Moving away from a paper-based office has been welcomed by accountants worldwide. Working online has allowed accountants to take on more clients, save hours of time every day, automate many of the repetitive tasks, and enjoy unprecedented freedom that comes with having a digital office.
However, there is a price to pay – it all comes down to cybersecurity, or in broader terms to making sure that your clients’ data is well-protected from cyber-threats, such as personal data theft, identity theft, viruses, malware, and different types of breaches. It’s not easy, as attackers are continuously engineering new ways of how to get access to sensitive data.
This article will list some of the most dangerous types of threats that accountants face, as well as security measures that can be taken in order to protect your accounting business from those security breaches, keeping the client data safe.
What makes accountants vulnerable?
Between 2017 and 2018 the IRS recorded a 29% increase in data theft among tax firms, with up to 7 cases of malicious web activity reported each week. According to the tax authority, this increase “represents a significant trend in tax-related identity theft, and it’s a sign that tax professionals must take stronger measures to safeguard their clients and their business”.
The sheer number of sensitive financial information that a typical accountant has at his or her disposal makes them a likely threat.
What are the most common threats to accounting security?
According to a report by a security firm TrendMicro, phishing accounts for 91% of all cyber-attacks.
What exactly is phishing? It’s defined as any type of malicious activity that happens via email to deliver malware and steal sensitive information. These emails have been becoming increasingly difficult to spot, as they can expertly disguise themselves as office communication (among popular phishing email topics are software updates and other IT communications, general office communication, employee wellness), and more general things like retail, shopping, or simply news.
When you click on a link in such an email, it can give attackers a foothold in your corporate network with access to personal data (employee credentials, social security numbers), intellectual property, and financial information (which includes anything from credit card data to confidential tax reports).
Ransomware is another problem, often mentioned by respondents. It is dangerous for accounting practices as it can infect computers, networks, and servers, which can result in a loss of sensitive data and a need to redo months worth of accounting work.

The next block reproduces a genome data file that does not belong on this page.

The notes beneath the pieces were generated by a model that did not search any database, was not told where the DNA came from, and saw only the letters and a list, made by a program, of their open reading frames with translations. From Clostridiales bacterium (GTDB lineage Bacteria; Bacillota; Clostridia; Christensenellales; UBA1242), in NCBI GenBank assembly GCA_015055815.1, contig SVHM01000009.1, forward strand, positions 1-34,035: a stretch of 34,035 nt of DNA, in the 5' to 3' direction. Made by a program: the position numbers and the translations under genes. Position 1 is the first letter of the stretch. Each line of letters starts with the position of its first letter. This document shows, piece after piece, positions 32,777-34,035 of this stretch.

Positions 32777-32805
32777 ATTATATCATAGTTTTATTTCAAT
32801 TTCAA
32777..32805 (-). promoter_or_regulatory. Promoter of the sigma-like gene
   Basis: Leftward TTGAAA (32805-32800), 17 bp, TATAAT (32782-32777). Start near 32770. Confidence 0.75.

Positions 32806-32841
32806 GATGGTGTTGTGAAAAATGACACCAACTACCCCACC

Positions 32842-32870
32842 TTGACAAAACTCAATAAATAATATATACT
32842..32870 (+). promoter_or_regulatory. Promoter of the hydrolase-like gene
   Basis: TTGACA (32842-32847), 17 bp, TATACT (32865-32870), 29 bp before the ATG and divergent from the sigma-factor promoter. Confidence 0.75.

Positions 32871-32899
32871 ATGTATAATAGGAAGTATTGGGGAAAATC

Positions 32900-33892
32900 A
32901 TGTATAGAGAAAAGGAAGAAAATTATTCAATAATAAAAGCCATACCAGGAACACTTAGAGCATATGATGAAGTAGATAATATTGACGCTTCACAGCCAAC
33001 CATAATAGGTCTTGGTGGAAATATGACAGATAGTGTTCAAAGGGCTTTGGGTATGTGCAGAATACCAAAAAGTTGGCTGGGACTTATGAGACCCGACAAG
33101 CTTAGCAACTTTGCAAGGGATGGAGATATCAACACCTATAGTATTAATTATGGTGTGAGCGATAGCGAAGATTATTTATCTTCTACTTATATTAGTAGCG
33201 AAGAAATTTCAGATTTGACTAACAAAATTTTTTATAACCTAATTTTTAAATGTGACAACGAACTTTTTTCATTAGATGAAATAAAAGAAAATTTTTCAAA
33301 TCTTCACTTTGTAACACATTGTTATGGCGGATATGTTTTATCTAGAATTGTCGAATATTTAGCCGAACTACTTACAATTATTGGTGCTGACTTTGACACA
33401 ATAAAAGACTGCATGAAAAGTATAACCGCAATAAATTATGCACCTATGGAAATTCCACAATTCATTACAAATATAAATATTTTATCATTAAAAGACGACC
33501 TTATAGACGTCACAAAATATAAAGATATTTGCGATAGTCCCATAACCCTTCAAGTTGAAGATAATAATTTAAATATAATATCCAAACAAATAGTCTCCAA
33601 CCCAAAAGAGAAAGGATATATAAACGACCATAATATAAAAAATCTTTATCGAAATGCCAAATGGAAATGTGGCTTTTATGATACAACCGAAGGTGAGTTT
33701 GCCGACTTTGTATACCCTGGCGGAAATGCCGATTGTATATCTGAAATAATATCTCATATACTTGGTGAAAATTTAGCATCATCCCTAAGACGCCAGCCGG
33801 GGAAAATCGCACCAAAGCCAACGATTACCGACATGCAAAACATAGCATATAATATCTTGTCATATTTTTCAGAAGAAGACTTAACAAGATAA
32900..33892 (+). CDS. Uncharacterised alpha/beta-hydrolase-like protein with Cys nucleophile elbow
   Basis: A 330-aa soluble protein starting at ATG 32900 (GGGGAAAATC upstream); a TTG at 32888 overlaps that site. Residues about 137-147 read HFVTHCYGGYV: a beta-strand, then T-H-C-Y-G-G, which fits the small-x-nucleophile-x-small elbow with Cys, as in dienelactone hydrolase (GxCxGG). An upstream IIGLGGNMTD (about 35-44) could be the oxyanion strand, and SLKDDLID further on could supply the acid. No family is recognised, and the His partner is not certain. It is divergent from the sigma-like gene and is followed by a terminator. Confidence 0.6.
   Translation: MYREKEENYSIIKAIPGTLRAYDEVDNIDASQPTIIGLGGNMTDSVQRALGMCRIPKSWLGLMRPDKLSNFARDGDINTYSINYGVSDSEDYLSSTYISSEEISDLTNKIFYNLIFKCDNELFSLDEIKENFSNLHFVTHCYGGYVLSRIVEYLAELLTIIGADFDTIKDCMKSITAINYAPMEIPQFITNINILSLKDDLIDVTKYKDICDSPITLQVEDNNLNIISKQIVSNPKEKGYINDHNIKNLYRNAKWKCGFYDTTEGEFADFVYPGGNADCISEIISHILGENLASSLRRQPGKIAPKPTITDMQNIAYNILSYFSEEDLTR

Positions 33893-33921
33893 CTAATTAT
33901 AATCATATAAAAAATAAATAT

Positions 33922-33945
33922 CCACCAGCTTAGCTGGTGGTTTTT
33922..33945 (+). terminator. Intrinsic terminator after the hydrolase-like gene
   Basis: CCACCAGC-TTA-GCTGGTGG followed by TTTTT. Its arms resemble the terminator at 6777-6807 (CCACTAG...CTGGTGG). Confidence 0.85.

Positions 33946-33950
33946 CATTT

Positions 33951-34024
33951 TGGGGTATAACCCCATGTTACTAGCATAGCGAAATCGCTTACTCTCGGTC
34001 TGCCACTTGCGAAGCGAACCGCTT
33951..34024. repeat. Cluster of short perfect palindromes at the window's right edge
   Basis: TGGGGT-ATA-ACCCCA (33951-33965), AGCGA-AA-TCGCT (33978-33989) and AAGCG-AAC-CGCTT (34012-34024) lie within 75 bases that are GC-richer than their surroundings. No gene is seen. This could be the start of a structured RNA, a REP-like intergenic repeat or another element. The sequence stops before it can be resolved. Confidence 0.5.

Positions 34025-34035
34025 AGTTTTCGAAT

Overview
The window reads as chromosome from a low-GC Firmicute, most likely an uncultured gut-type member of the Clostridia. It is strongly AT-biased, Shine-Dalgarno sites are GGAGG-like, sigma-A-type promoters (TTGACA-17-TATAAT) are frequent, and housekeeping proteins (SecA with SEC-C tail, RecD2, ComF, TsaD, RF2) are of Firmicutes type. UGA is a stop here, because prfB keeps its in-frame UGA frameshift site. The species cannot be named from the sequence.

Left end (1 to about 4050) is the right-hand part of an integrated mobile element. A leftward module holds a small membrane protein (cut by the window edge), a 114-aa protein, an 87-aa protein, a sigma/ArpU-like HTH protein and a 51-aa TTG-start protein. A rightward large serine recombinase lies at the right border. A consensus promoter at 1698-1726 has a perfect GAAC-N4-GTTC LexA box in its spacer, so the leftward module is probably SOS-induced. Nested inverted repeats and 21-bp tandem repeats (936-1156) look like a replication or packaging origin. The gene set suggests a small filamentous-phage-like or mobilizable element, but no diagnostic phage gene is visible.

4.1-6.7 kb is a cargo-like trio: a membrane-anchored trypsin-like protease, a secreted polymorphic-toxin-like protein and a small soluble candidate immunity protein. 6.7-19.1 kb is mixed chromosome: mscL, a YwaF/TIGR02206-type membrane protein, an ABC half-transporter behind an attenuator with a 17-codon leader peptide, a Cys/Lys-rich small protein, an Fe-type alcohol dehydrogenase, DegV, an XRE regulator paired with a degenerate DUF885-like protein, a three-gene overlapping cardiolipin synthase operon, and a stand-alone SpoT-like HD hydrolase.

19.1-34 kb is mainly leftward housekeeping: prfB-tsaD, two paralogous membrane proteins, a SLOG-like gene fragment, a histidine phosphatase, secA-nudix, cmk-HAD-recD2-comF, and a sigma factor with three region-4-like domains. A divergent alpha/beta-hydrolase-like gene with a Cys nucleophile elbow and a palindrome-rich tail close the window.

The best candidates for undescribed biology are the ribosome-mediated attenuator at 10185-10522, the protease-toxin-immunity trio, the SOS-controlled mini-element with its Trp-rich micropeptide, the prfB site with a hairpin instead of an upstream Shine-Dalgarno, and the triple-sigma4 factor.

Outdated software can make your practice vulnerable to attackers.
Single-factor authentication protocols, weak passwords, and weak perimeter defenses with open access from the Internet can also be a dangerous factor.
What can you do to protect your clients and business from cyber-attacks?
Protection from phishing attacks
When it comes to protecting yourself from phishing attacks, the following steps can help you:
- Double-check any links before you click on anything in an email. Remember to hover over it to see if the destination URL is what it’s claiming to be. You can also make a habit of typing out the links manually instead of clicking on them.
- Carefully examine each sender. When you get an email from an unknown sender, especially if it asks you sensitive questions about financial data, or invites you to click on a link, make sure you understand what this refers to. This holds especially true for any emails asking you to send/receive/transfer money or information about such operations.
It’s highly recommended that you invest in professional antivirus software and a fitting firewall, only use licensed software as a rule and take precautions when purchasing accounting software in general by paying attention to the security measures they have implemented in order to protect their users.
Top security experts recommend that everything in your practice has at least a two-factor authentication protocol protecting the confidential information. Passwords containing dictionary words and easy-to-guess numbers aren’t suitable when it comes to financial data.
Pro tip: Accountants can use password managers, such as LastPass and authentication tools like Duo to manage multifaceted passwords.
The most professional solutions understand the risks that accountants face, and provide extra security measures. For example, Synder allows your clients to enter their sensitive data when connecting payment processors to accounting platforms, with you and your colleagues having no access to their payment processor passwords. This protects you in case there’s a problem with your client’s payment platform security.
When investigating software options, ask a potential provider about special measures they have taken to protect accountants from cyber-threat.
Legally, the Gramm-Leach-Bliley Act of 1999 requires all financial institutions to maintain information security plans. It’s important to understand that tools do not always provide acomplete solutions, and it’s helpful to create a very clear data security policy, covering all key IT aspects, and to annually review it, making changes when necessary.
It’s paramount that your staff is trained accordingly to ensure compliance and safety.
Information about necessary requirements can be found in IRS Publication 4557, Safeguarding Taxpayer Data. The IRS also created a new Publication 5293, Data Security Resources Guide for Tax Professionals, which compiles numerous resources from IRS.gov.
It’s no secret that an accountant in 2020 is a business adviser. It will be fitting this role if you could train your clients to take similar measures in order to protect their data. The better you are protected, the better they are – and it goes both ways.
Smart security measures taken in advance can minimize the risks of data breach and ensure that your clients and their businesses are protected.